GDP may slow to 1.5% in 2020’s first quarter
Remember when the GDP slowed to a three-year low in 2018’s fourth quarter, and everyone started talking about the possibility of a recession? Get ready for a remix, brought to you by China.
GDP growth in 2020’s first quarter probably will slow to 1.5% from 2.1% in the prior period, according to a forecast from Wells Fargo economists on Wednesday. That would be the weakest pace since 1.1% at the end of 2018. For the rest of 2020, growth probably will average above 2% – unless the Chinese coronavirus that emerged in December takes an unexpected turn, the forecast said.
“The risks just keep on coming,” the report said. “The emergence of a novel coronavirus out of China introduces new uncertainty.”
They’re predicting a slowdown, not a recession, defined as two consecutive quarters of GDP contraction.
It’s not likely to be enough to prompt the Federal Open Market Committee to cut the overnight lending rate that’s used as a benchmark for investors in bonds including mortgage-backed securities. But, you never know with pandemics.
“The virus’ emergence and lengths being taken to curb its spread increase the chance the Fed will need to become more supportive in the coming months,” the forecast said, referring to the partial shutdown of the Chinese economy ordered by authorities trying to contain the spread of the coronavirus. “If the virus is not contained, we would expect the FOMC to cut rates again.”
The death toll from the two-month-old coronavirus that began in the Chinese city of Wuhan has passed 1,000 people, compared with 774 deaths during the two-year outbreak of SARS. The World Health Organization on Tuesday named the new coronavirus Covid-19. The “co” stands for corona, the “vi” designates it’s a virus, the “d” refers to disease, and the “19” designates the year it first appeared, WHO said.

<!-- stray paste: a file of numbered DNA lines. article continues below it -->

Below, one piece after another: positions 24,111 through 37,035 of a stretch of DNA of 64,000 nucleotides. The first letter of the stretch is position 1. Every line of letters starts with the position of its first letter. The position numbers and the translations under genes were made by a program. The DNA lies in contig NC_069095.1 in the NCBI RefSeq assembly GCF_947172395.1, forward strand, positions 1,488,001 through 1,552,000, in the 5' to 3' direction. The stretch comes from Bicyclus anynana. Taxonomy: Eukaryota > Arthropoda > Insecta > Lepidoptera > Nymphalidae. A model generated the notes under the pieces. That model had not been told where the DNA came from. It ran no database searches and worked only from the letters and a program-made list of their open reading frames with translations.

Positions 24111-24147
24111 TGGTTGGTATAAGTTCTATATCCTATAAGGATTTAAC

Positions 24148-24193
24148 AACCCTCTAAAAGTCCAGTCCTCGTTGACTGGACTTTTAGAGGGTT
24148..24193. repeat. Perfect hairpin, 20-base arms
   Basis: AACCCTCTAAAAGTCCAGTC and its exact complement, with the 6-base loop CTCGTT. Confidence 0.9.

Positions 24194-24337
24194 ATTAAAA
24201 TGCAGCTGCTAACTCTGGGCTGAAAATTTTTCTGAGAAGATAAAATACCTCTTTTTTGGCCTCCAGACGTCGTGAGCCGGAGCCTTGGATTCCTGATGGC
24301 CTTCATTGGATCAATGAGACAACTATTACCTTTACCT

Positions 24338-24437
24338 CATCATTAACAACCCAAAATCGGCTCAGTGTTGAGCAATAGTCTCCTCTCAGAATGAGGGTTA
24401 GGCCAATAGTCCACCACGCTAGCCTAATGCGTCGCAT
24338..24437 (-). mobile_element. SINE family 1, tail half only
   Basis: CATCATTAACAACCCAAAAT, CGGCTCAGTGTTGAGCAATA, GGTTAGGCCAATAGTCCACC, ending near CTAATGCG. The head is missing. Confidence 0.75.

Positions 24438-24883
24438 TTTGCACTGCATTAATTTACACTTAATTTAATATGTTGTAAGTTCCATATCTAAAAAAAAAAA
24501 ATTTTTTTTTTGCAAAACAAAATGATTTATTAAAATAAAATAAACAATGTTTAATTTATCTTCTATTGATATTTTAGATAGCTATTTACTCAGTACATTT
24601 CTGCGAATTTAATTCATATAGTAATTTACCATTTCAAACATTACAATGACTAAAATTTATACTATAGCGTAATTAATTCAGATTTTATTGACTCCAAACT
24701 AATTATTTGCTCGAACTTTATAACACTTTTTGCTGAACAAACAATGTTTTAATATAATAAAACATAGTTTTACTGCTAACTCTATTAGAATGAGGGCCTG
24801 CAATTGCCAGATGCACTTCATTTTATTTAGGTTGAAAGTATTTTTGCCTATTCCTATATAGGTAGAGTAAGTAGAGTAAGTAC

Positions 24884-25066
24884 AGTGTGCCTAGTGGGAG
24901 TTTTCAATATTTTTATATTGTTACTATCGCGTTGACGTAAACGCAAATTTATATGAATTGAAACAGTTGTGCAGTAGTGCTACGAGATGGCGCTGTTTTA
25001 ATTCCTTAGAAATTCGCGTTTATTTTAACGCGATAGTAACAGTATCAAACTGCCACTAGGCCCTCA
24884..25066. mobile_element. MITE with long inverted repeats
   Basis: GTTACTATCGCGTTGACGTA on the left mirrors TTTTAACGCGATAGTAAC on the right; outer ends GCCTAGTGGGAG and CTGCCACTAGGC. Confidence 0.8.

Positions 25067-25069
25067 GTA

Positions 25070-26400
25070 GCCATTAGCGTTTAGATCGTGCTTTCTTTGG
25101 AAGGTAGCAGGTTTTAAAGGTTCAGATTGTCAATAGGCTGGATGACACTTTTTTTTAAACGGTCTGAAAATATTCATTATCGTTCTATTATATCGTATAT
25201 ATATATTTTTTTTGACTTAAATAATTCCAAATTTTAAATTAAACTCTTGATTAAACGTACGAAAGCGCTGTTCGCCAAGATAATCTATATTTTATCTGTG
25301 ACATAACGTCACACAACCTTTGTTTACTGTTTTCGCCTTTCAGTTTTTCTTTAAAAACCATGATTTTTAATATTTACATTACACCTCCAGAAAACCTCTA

“With the virus occurring around the time of the Chinese Lunar New Year, a time of the year when travel to and from China is elevated and consumer spending is most prevalent, concerns over the impact on the Chinese economy have grown,” the Wells Fargo economists said. “Factory closures have been extended beyond the Lunar New Year holiday, generating disruptions to global supply chains, while travel within and from China has been curtailed.”
When SARS chilled the global economy in 2003, China accounted for about 4% of the world’s GDP. Today, that share has expanded to about 17%.
One consequence of the economic slowdown in China that might help the U.S. economy will be an improvement in U.S. prices for gasoline, the report said. And, when people save at the pump, they tend to put that money toward the consumer spending that accounts for about 70% of U.S. GDP.
“Real consumer spending in the first quarter should get a lift from lower gas prices as China’s weaker growth outlook has sent oil prices to the lowest level in over a year,” the economists said.
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